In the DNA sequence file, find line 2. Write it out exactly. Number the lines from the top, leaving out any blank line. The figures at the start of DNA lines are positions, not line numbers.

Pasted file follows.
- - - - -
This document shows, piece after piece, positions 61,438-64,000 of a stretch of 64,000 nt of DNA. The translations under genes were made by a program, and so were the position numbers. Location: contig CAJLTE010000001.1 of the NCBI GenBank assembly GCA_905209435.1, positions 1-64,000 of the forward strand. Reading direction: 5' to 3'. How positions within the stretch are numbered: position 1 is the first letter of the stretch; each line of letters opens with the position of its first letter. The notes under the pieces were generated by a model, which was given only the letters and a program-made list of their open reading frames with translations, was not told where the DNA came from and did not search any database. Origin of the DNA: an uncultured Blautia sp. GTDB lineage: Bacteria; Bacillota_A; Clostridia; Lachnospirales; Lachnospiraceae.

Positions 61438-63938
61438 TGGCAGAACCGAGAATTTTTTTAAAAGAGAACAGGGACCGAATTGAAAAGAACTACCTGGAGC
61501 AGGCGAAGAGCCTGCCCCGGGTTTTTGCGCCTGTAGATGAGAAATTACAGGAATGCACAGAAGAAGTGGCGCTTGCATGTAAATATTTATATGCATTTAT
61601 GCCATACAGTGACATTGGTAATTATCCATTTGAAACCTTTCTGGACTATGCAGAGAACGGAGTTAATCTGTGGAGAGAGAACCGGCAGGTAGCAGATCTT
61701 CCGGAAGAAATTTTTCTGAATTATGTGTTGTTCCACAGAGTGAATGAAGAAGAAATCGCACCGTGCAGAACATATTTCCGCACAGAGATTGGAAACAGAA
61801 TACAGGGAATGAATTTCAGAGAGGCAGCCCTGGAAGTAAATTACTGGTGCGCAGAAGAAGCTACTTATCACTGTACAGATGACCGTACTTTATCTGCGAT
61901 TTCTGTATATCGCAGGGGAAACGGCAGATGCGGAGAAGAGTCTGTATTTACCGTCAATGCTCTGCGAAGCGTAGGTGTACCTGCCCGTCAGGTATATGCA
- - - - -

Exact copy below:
Positions 61438-63938